Why Are Our Youngsters Suffering with Mental Health Issues?

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May Mental Health In the UK we have a whole month focussed on Mental Health. There have been a multitude of programmes, articles and blogs.

One thing that has really shocked me this month were the articles about how much youngsters are suffering with mental health issues, even really young children as young as 5. According to research for BBC School Report, half of teenagers with mental wellbeing issues try to cope alone. And a third said they were not confident enough to speak to a teacher. Teachers say they are given no awareness training on mental health issues and how to help students. UK figures revealed that Childline gave 3,135 counselling sessions on exam stress in 2016-17 – a rise of 11% over two years.

It was good to see that some forward thinking schools are training parents, pupils and staff how to cope with stress. The aim is to provide early intervention before mental health problems develop.

I wondered why the issues are so much more prevalent that when I was at school and what had changed. The problem seems to be several fold from the concerns expressed by the teachers I spoke to.

  • With a continuous focus on how schools are performing, this is translating to pressure on pupils to be continually tested throughout the year to prove performance.
  • Social media is a massive contributing factor, with pupils continually focussed on how well their peers are doing and then putting pressure on themselves to do better. Then there is the cyber bullying.
  • There is a worry about good grades to get university places and jobs thereafter.

I am not saying I have a solution for all the problems that teenagers are experiencing right now. However, I can advise how to cope with the pressure they feel, whether it is any of the above circumstances or ones that I have not listed.

Try teaching this short meditation to your children and perhaps give it a try yourself, it really helps manage stress.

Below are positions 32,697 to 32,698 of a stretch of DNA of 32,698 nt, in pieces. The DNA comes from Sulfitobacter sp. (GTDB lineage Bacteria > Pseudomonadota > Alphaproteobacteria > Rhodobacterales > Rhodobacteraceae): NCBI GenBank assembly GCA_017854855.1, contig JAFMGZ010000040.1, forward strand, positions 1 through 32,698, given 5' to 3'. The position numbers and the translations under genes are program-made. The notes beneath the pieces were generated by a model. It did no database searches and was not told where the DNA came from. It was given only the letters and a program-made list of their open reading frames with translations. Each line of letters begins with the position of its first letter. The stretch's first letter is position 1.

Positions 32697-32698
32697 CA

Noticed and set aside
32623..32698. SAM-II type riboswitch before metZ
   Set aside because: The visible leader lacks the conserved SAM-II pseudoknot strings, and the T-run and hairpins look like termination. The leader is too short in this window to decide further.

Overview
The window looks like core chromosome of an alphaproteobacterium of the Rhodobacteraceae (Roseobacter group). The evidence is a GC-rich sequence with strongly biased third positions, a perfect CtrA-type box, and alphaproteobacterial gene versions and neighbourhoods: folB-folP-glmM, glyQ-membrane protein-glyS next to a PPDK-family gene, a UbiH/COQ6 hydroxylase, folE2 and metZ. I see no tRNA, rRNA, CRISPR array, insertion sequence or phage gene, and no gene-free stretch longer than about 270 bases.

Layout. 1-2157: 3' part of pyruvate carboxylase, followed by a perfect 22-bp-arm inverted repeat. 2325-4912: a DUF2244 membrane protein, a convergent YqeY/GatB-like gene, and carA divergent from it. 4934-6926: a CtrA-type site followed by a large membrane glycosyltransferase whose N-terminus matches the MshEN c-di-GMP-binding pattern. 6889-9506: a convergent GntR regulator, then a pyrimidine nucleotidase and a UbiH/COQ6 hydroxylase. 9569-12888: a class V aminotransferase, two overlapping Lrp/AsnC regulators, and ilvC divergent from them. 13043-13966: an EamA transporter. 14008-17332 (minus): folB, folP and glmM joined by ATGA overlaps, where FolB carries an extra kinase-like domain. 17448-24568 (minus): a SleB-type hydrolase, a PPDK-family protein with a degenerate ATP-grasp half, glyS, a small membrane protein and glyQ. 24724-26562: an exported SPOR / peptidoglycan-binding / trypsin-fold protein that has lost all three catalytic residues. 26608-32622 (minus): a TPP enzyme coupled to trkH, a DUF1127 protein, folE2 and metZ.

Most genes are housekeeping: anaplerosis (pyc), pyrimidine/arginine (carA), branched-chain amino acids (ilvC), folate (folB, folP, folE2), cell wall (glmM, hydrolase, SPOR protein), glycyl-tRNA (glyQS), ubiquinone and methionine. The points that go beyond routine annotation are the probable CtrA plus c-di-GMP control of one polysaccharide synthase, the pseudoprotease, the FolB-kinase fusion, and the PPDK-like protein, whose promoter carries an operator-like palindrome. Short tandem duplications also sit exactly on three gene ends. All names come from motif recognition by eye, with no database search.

• Find a comfortable spot, where it is quiet and you feel safe.
  • Put on some gentle music in the background that helps you feel calm and grounded.
  • As you rest your body now rest your eyes. Take your hands and make a cup so that the tips of the fingers cross over, then place the palms of your hands comfortably one over each eye so they block out all the light. The crossed fingers should lightly touch the forehead. Take a few moments to rest the eyes and just focus on the dark inky blackness and then close the eyes. (It can be more comfortable to sit on a chair to do this and rest your elbows on the table to support your arms comfortably or if you are sitting on the floor support your arms with a couple of cushions)
  • Now focus on your breath as you breathe in and out.
  • As you breathe in say, in your mind, the word “SO”.
  • As you breathe out say, in your mind, the word “HUN”.
  • Breathe gently and focus on diaphragm gently rising and falling.
  • When you are ready open your eyes and come back into the room.

Spend just 5 minutes each day at a time that suits you. Slowly build up to about 15 to 20 minutes each day. More if you want to. You will find this helps still the mind and resets the body. You might even find that you feel refreshed and energised afterwards.
This exercise is very good to do if you are studying. Take a break every 90 minutes and do a few minutes resting the eyes and focussing on your breathing.

I do 30 minutes myself. I have a music compilation on my iPod that the tracks add up to 30 minutes. That way I know that I can completely relax and when the music is finished my 30 minutes is up and I am ready to go back to what I was doing. Sometimes I prefer to do this in the morning before I start a busy day, sometimes in the middle of work to take a break and sometimes at the end of the day to wind down. Occasionally I might do it at different intervals for a shorter time.

If you spend more than 90 minute segments working on something then most of the time you might notice that you become less effective. You will be amazed how much more receptive your brain is to revision or work after taking a break. If you were working on a problem that you just can’t quite seem to grasp you will be utterly amazed at how often the answer will just suddenly present itself during a meditation.

Well I am off to follow my own advice and spend 30 minutes!!